Money managers garnered a record ¥61 billion ($553 million) in fees managing the Government Pension Investment Fund's ¥186.2 trillion portfolio — roughly half of Japan's pension assets — for the fiscal year ended March 31.
Those outlays easily topped the previous record of ¥48.7 billion for the year ended March 31, 2018. At the April 2018 start of the following fiscal year, GPIF moved to achieve a better alignment of interests with its external managers, instituting higher performance fees but only passive payouts for managers that fail to top their benchmarks.
The year the new system went into effect, GPIF's fee payments plummeted to ¥29.5 billion before rebounding slightly to ¥31.9 billion for the year through March 31, 2020 — roughly 2 basis points of the weighted average of the portfolio's holdings.
GPIF's then-chief investment officer, Hiromichi Mizuno, insisted the world's biggest pension fund wasn't intent on lowering fees and stood willing to pay handsomely for performance — even as roughly 80% of the pension fund's portfolio continues to be managed passively. The fund ended its March 31 fiscal year with roughly 25% of its portfolio, or more than ¥47 trillion, each in domestic and foreign stocks and bonds. Within those segments, active allocations came to 27% for domestic bonds, 24% for foreign bonds, 12% for foreign stocks and 7% for domestic stocks.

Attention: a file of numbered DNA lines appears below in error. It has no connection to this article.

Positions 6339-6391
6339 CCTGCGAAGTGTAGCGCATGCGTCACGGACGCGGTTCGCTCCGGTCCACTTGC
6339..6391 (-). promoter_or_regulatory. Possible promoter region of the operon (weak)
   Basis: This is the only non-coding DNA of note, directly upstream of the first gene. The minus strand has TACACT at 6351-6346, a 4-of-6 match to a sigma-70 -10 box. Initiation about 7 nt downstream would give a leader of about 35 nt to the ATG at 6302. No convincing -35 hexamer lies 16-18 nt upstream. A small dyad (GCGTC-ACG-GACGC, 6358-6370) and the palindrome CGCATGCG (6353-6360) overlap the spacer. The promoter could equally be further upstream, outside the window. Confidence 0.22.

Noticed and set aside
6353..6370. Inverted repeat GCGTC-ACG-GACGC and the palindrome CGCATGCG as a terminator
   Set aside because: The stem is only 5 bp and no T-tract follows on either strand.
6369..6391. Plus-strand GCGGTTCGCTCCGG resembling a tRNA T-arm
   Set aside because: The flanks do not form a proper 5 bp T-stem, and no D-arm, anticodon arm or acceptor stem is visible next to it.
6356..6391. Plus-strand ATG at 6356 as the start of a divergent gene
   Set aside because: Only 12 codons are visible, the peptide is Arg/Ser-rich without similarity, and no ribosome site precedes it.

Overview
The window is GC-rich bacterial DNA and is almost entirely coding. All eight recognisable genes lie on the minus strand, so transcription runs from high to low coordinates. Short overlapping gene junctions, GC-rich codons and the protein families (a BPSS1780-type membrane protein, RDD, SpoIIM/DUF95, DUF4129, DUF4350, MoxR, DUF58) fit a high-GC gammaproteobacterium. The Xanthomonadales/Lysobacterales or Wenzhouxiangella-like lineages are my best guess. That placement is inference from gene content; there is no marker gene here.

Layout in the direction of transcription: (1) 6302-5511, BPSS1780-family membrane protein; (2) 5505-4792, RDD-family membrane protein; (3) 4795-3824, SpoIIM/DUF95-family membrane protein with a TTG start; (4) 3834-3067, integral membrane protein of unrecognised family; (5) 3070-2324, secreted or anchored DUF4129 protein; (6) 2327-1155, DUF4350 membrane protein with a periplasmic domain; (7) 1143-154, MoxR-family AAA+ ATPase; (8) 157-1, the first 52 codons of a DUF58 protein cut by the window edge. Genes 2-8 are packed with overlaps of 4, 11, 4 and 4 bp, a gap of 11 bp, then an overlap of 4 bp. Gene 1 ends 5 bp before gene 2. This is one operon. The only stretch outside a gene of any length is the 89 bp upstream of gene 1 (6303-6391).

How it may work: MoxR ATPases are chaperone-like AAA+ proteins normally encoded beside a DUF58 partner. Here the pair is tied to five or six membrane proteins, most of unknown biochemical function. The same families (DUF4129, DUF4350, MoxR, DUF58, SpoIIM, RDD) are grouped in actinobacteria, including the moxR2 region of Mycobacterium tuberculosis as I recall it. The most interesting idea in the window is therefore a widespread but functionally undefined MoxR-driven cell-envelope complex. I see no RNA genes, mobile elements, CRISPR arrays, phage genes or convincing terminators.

The volatile, pandemic-stricken year through March 2021 effectively became the first broad test of GPIF's willingness to pay for alpha, with more than 80% of the pension fund's roughly 50 active managers outperforming their benchmarks — many by substantial margins. The year before, 18 managers outperformed while 29 underperformed. For the year ended March 31, 2019, 24 bested their benchmarks and 25 underperformed.
GPIF's latest annual report suggests that managers were able to share in the portfolio's stellar 25% — or $340 billion — gain for the year, with fee payouts up more than 90% and climbing for the first time to roughly 4 basis points of the portfolio's value.